Much was made of this Swedish vampire horror, which isn't really about vampires or horror, when it first came out, but I just never got around to it. Fast forward to May 2010 when it showed on FX and I stuck it onto the Sky+ box ... then fast forward six months to when I finally got around to watching it.

I can see exactly why this got so much praise. As Mark Kermode said, it's a film about childhood that just so happens to feature vampires - and that's exactly why this stands out. More than that though, the Swedish sensibility elevates this further in my opinion - when so many horror flicks are British or American, the perspective of an entirely different nationality comes as a welcome change of pace.

Subtitles wise though, I have a mixed view of them. Sometimes it's entirely appropriate for the film - such as the superior Downfall - but other times, particularly on visually electric flicks like Versus, I feel a dub is better (as long as it's done well, of course). It all depends on the type of film, and I do sometimes struggle to keep up with screeds of dialogue represented in English subtitles, something that's more annoying because I want to experience the visuals (for example a swift paced action flick like District 13). However Let The Right One In has really quite a sparse script in terms of dialogue, and this lends itself to the subtlety of it all. Little needs to be said when so much information is delivered visually with the smooth, almost painterly, direction and cinematography.

The moments of horror come quickly and leave just as swiftly, but their imagination, presentation and execution makes them memorable and entirely worthy of one or two rewinds to get another look-see. It'll be interesting to see what the American's English language remake does, but if Mark Kermode's assessment that it has been turned into a 'vampire movie that just so happens to include children', then it certainly won't beat the original ... but that's so often the case with remakes, be they inspired by age or a foreign language.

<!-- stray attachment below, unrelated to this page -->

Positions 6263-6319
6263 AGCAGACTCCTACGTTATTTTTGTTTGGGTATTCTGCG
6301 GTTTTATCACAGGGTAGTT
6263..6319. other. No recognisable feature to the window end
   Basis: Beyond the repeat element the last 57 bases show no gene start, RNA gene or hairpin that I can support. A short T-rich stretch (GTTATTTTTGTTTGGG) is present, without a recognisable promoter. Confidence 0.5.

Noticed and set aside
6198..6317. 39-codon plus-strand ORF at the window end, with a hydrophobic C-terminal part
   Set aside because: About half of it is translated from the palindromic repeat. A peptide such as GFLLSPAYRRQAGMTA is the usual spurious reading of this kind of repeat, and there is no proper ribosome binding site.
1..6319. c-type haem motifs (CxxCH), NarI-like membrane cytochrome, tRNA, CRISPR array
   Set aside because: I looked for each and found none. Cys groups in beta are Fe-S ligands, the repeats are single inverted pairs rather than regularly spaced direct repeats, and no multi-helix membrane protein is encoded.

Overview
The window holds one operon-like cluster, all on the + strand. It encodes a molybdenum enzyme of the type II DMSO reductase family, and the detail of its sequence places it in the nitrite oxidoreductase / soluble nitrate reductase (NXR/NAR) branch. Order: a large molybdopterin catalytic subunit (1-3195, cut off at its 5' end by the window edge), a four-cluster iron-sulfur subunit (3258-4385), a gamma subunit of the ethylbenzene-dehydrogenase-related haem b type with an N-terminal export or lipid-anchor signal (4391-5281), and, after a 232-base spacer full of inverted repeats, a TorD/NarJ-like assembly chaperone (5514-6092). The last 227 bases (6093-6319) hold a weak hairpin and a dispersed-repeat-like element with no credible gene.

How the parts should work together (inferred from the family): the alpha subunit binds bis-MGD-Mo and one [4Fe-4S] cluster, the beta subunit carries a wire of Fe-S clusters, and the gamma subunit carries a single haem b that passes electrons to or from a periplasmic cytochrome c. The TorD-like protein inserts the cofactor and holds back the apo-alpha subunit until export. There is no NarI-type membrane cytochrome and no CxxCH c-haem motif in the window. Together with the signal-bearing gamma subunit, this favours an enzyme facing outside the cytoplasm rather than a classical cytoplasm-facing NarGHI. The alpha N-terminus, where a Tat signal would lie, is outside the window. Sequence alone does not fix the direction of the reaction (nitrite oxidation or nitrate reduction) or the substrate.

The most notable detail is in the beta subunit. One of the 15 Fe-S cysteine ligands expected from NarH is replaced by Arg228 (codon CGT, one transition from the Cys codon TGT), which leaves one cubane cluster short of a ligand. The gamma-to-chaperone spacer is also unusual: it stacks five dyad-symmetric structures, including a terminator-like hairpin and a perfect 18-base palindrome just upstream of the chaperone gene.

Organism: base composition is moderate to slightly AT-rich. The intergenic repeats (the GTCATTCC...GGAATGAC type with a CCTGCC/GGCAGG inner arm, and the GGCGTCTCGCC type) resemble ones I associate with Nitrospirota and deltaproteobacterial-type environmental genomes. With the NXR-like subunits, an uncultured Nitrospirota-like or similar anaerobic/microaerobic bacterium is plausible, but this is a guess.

Sat on the Sky+ box for a couple of months, all I knew of it was that it was a viral infection flick where the virus is spread via the English language, and that we focus on a small town disc jockey (played superbly by character actor Stephen McHattie). The fact that 99% of the movie takes place within the confines of the radio station is impressive, even more so in that you never want to leave it. The first act gets us gradually into the swing of things with performances, dialogue, editing, direction and sound design that convincingly present us with a truthful depiction of a small town radio station.

The pace is pitch perfect, and the performances (particularly that of McHattie) emphasise the almost-entirely-off-screen action and horror so well that the movie is genuinely creepy. As things take a turn for the worse and it becomes clear that there is an infection spreading through this small Canadian town, which we learn about on-the-hoof, you really do get a sense of this is how things would really play out in an equivalent real-life scenario.

The last ten minutes go a little bit off-the-boil, but other than that this is a properly creepy horror flick with a great script that successfully keeps the all-too-real-feeling horror off screen. Highly recommended.